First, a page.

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Your Guide To Buying A Toilet

Here To Help!

Choosing a toilet for your upcoming renovation should be a quick and easy decision, right?! Well, not exactly, these days there are so many different considerations to take into account and we're here to help you understand the differences and what you need to consider when choosing your perfect toilet suite.


Style

There are four main styles of toilets to consider for your upcoming renovation; here's a quick style guide to get you started.

This is where you can only see the toilet pan and the button on the wall. The cistern is neatly hidden behind the wall, in the ceiling, or under a counter.

This style of toilet is very modern and perfect for smaller bathrooms as it takes up less space. Best suited to new builds of complete renovations as you will need to place the cistern in the wall cavity, re-sheet and re-tile.

The most popular choice is the wall faced toilet suites.

The back of the pan sits flush against the wall so there are no gaps between the toilet and the wall at all. Creating a bold look in the bathroom and making it easier to clean with less places for dust to hide.

Perfect for a retro-fit solution, the close coupled toilet is more of a traditional looking toilet with the pan and cistern joined together to hide the flush pipe.

Providing the greatest amount of flexibility for installation, the connector toilet has the cistern joined to the pan via a plastic flush pipe and connector plate.

We don't see this style of toilet chosen often, but it's great for retro-fit solutions in older bathrooms.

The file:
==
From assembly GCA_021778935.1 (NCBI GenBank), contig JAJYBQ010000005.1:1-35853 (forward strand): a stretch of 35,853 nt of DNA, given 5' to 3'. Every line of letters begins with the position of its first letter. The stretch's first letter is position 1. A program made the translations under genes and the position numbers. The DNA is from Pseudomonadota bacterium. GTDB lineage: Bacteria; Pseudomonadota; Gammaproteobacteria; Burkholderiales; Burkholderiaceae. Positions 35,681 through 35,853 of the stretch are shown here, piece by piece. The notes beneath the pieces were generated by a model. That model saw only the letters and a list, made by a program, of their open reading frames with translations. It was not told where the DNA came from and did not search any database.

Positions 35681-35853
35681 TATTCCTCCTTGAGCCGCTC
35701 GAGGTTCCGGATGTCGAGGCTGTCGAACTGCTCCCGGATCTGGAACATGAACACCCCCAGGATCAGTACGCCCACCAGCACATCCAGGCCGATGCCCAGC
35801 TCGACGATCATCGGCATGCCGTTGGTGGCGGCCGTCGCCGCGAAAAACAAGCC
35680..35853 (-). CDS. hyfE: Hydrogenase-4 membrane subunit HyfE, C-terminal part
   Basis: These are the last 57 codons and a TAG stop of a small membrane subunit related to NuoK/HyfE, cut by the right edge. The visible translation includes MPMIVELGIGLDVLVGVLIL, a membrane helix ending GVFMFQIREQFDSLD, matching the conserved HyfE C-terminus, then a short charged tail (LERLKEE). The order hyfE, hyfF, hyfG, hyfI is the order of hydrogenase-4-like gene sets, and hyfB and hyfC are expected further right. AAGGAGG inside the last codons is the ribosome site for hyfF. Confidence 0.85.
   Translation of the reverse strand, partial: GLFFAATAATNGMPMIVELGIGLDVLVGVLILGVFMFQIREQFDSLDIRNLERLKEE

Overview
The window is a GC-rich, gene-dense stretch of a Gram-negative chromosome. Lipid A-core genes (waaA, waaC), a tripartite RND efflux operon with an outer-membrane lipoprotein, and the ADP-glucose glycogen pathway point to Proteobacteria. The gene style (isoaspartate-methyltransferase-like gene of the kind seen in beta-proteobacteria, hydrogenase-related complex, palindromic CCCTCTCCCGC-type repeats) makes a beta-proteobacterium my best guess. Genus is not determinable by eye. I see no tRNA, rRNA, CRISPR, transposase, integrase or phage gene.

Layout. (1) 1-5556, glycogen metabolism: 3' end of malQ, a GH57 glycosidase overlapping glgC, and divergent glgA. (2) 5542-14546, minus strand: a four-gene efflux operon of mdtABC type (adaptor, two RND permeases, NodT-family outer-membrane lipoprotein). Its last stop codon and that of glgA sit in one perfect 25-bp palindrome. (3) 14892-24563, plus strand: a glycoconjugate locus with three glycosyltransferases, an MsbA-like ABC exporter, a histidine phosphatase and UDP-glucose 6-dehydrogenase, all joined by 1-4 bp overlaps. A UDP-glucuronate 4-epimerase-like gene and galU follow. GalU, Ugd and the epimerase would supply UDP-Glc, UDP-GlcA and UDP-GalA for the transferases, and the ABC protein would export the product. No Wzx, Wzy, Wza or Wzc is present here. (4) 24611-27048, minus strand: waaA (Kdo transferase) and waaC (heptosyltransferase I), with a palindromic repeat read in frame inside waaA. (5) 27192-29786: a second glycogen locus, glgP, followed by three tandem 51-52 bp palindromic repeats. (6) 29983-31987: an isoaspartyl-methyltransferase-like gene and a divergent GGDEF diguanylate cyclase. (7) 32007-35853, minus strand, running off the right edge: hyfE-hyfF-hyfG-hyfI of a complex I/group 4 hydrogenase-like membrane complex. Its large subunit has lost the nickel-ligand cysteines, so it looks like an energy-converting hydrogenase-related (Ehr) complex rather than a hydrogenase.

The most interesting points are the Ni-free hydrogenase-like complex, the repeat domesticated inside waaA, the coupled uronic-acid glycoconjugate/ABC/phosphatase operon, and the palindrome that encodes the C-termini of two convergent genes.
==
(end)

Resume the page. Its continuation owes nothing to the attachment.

Cistern Water Inlet Position

The water inlet is where the fresh water supply enters and fills up your cistern.

Bottom Water Inlet - A bottom water inlet is where the water inlet is through the side of the toilet pan into the bottom of the cistern. You will easily be able to identify a bottom inlet as there is a tap on the wall with hose going to the side of the toilet. You will need to replace a bottom inlet toilet with another bottom inlet toilet, unless you are undertaking a major renovation.

Back Water Inlet - A back water inlet is where the water inlet location is concealed within the top of the cistern, giving a sleek and modern look. Popular when undertaking a major renovation, but your plumber needs to be advised you are using this type of toilet before the sheeting of the wall commences.

Universal Water Inlet - Some toilets are supplied with a conversion kit that allows them to be installed as either bottom or back inlet.

Toilet Trap (Outlet)

The trap of your toilet determines how the waste travels from your toilet into the sewage system.

S Trap - Very popular in Australia, the waste of your S trap pan connects into the waste system through the floor of your house ot apartment.

P Trap - The waste pipe of a P trap pan travels behind the wall before being directed either into the floor or wall to enter the waste system of your house or apartment.

Universal Trap - This means it can be installed as an S or a P trap.


Measurements

It is always important to look at the measurements of your new toilet to ensure it is suited to your space.

Projection

This means how far your pan projects out from the wall. It is important to measure the projection of the toilet to make sure it fits comfortably in your space and won't obstruct anything.

Height

The toilet height as a standard us usually around 395mm, however there are 'easy-height' toilets available to make getting on and off the toilet easier.

What is Rimless?

Rimless toilets are the latest in toilet design. Traditional toilets have what we call a boxed rim.

With rimless, or Clean flush toilets, the rim of the pan has been removed for a more hygienic whole bowl clean. Plus, there's now nowhere for germs to hide.

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